How to get your dog to settle in the pub

There is no stop more rewarding at the end of a dog walk than the pub, but for many dogs, it can be a challenge to settle in such a busy, food-rich environment, especially when there are lots of other dogs around. In turn, this creates a frustrating and often stressful experience for owners who are forced to spend their time adjusting the dog’s behaviour rather than enjoying that well-earned pint. There are, however, plenty of ways to keep your pup entertained in the pub and there’s preparation you can do at home to help them master relaxing in a restaurant – no matter how many steaks go by on plates. Here are our top tips for helping your dog to settle in the pub.

Written by Lottie Gross

5 minute read

Start training at home

You wouldn’t expect your dog to learn to sit, roll over or shake hands without a good grounding of training, and so the same goes for asking them to settle in the pub when you’re on holiday. Until they’ve learned that lying down quietly is the way to get rewards, they’re likely to keep pestering you or others around you for attention. At home, before you even brave a pub garden or a café terrace, get your dog used to lying at your feet around a dining table by asking them to do exactly that: stick their lead and collar or harness on, give them the down command while you sit at your table, and occasionally reward their passive behaviour from a stash of treats in your pocket.

Reward fairly regularly to begin with, but gradually lengthen the gaps between rewards until you can go for several minutes without a nose nudge or a fidgeting dog. If you notice them disengaging from you (such as looking away, or resting their head on the floor) during these gaps, reward this too, as they’ll begin to learn that they needn’t keep all their attention on you.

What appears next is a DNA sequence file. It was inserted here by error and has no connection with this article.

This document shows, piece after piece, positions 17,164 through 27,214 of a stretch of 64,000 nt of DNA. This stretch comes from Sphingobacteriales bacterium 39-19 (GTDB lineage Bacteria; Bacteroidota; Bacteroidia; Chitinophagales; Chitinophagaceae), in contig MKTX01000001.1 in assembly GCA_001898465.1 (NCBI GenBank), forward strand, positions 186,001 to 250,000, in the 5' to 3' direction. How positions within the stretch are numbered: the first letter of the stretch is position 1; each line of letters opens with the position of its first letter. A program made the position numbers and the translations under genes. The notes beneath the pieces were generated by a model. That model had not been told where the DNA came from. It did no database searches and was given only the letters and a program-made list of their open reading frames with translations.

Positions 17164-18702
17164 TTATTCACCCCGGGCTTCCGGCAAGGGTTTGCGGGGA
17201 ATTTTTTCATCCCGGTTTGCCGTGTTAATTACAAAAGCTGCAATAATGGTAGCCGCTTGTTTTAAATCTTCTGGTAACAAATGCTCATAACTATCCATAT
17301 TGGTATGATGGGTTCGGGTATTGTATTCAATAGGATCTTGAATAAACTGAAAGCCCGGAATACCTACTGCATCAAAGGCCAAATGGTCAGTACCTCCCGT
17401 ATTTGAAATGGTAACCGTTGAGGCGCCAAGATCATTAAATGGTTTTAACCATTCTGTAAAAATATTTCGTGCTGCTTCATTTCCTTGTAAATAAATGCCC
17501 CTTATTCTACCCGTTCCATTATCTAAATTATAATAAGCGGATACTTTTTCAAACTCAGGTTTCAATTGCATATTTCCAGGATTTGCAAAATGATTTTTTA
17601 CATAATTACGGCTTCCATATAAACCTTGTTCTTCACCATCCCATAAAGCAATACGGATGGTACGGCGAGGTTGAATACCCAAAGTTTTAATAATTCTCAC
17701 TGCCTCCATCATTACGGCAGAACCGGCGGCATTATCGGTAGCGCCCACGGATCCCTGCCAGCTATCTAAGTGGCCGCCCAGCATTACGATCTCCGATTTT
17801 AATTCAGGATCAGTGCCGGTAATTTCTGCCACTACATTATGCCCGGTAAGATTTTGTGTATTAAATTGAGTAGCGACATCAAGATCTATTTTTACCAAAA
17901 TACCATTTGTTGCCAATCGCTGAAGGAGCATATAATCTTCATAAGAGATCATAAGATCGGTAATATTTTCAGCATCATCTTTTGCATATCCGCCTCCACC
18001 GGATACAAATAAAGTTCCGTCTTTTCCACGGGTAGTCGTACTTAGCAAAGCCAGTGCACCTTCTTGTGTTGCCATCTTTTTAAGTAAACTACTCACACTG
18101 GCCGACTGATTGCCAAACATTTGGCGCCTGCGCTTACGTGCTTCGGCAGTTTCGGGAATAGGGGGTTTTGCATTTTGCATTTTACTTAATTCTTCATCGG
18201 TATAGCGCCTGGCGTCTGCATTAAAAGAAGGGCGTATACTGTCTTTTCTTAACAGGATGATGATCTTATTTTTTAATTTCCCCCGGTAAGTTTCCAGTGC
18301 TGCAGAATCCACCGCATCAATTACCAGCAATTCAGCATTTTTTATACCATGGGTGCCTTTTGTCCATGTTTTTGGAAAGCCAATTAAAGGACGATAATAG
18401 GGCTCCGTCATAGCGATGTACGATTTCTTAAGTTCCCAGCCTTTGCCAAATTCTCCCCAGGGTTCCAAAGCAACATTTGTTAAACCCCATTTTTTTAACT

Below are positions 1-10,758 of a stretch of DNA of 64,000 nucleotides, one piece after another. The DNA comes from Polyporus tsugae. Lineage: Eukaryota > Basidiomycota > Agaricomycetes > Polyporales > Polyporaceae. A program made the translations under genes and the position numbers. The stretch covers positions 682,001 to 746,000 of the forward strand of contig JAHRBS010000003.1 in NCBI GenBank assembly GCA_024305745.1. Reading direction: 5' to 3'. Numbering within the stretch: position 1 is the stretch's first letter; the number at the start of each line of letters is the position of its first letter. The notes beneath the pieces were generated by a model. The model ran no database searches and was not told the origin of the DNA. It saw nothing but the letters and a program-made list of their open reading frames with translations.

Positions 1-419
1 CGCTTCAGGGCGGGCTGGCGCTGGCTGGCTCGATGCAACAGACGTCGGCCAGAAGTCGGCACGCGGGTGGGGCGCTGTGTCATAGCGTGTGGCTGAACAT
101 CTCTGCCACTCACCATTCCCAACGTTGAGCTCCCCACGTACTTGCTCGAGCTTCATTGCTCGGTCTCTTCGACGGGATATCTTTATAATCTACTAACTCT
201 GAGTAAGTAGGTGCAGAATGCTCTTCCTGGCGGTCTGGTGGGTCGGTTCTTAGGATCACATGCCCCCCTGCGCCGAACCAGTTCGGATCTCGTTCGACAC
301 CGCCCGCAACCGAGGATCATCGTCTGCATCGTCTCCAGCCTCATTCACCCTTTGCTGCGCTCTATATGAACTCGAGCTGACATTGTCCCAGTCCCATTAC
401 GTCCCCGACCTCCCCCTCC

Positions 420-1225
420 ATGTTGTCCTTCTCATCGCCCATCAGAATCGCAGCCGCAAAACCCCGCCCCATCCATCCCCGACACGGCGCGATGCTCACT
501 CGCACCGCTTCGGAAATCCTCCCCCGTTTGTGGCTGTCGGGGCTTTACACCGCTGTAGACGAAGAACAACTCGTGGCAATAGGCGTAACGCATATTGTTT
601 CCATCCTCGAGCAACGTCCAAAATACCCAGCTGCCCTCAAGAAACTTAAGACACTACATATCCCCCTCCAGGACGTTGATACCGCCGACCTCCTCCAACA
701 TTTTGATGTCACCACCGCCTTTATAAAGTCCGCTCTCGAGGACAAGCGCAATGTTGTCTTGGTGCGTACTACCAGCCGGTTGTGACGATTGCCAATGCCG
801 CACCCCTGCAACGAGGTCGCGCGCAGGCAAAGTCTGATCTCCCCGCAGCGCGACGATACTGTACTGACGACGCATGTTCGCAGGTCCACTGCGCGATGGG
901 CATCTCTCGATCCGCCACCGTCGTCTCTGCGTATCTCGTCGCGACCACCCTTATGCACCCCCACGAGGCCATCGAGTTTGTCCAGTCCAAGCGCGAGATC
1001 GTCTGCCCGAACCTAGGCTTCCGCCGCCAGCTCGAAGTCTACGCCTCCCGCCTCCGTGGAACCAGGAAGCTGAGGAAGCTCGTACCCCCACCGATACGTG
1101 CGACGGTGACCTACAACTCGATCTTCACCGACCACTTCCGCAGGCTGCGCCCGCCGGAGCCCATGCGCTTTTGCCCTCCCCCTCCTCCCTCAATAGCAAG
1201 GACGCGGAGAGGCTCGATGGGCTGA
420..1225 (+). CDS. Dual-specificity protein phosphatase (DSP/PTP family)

Once you’ve mastered this at home, it’s time to take it into the wild – head out alone so you can focus on the training and don’t order anything too involved, you’ll want to be able to keep one eye on the dog at all times while they’re still learning.

Tuck yourselves away

TV dog behaviourist Adem Fehmi, who runs positive-reinforcement training school Dog-Ease in Hertfordshire, says building up their experience over time is important. For pub visits, this could mean sitting on the far edges of a beer garden or in a tucked away corner of a restaurant before you can throw yourselves into the main heart of the action in a bar or busy café. You don't want to overwhelm your dog by insisting they sit in a chaotic environment.

It's also important to ensure you're tucked away in a safe space where the dog can lie down without causing inconvenience to passing customers or serving staff, and it means they're less likely to get distracted or excited by things happening around you.

Make them comfortable

You wouldn’t want to sit on a hard floor for several hours, so we shouldn’t expect our dogs to do it either. Certain breeds of dog don’t have the plump cushioning of a bulldog or the luxuriant, in-built rug of a retriever, so sitting or lying down on the floor can be incredibly uncomfortable. For these breeds – or for any breed, for that matter – there is no shame in bringing along a soft mat or small bed for them to get comfortable on. Not only will this help them settle faster, but it also acts as a familiar space for them to relax in. If you build in training them to settle on a mat at home first, they’ll know exactly what to do when you bring it out in the pub or at a café.

Use food dispensers

Once your dog is happily settled, you might be tempted to just leave them to snooze, but brain-engaging toys will help keep them busy, then tire them out and encourage them to remain relaxed. Use something like a stuffed kong (ideally frozen for a longer lasting experience) or a honey pot dispenser, or invest in some long-lasting chews. Licking and chewing are soothing activities for dogs, so this helps keep them happy while you're tucking into those fish and chips.

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Written by Lottie Gross

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